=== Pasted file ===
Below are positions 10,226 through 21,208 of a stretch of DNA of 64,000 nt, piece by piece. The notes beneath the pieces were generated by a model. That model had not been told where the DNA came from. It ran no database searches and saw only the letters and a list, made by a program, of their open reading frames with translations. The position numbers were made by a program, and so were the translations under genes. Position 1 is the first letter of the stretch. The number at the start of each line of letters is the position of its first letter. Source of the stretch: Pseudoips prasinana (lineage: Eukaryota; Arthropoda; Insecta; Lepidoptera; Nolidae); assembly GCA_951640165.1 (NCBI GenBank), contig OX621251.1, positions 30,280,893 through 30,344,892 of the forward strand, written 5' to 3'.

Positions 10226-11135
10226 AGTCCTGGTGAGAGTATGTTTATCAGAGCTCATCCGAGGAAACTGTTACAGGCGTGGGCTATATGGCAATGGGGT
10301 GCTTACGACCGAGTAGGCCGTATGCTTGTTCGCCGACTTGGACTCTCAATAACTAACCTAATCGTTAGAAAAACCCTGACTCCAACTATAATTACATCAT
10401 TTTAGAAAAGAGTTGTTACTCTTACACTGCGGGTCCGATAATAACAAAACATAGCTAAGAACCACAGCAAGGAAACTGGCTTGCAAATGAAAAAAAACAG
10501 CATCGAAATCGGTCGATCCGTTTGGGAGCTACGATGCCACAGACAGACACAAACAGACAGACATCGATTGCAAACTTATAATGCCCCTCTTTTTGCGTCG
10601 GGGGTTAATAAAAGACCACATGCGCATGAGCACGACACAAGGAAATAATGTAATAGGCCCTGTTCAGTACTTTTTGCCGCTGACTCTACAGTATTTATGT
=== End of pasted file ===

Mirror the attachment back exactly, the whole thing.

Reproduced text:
Below are positions 10,226 through 21,208 of a stretch of DNA of 64,000 nt, piece by piece. The notes beneath the pieces were generated by a model. That model had not been told where the DNA came from. It ran no database searches and saw only the letters and a list, made by a program, of their open reading frames with translations. The position numbers were made by a program, and so were the translations under genes. Position 1 is the first letter of the stretch. The number at the start of each line of letters is the position of its first letter. Source of the stretch: Pseudoips prasinana (lineage: Eukaryota; Arthropoda; Insecta; Lepidoptera; Nolidae); assembly GCA_951640165.1 (NCBI GenBank), contig OX621251.1, positions 30,280,893 through 30,344,892 of the forward strand, written 5' to 3'.

Positions 10226-11135
10226 AGTCCTGGTGAGAGTATGTTTATCAGAGCTCATCCGAGGAAACTGTTACAGGCGTGGGCTATATGGCAATGGGGT
10301 GCTTACGACCGAGTAGGCCGTATGCTTGTTCGCCGACTTGGACTCTCAATAACTAACCTAATCGTTAGAAAAACCCTGACTCCAACTATAATTACATCAT
10401 TTTAGAAAAGAGTTGTTACTCTTACACTGCGGGTCCGATAATAACAAAACATAGCTAAGAACCACAGCAAGGAAACTGGCTTGCAAATGAAAAAAAACAG
10501 CATCGAAATCGGTCGATCCGTTTGGGAGCTACGATGCCACAGACAGACACAAACAGACAGACATCGATTGCAAACTTATAATGCCCCTCTTTTTGCGTCG
10601 GGGGTTAATAAAAGACCACATGCGCATGAGCACGACACAAGGAAATAATGTAATAGGCCCTGTTCAGTACTTTTTGCCGCTGACTCTACAGTATTTATGT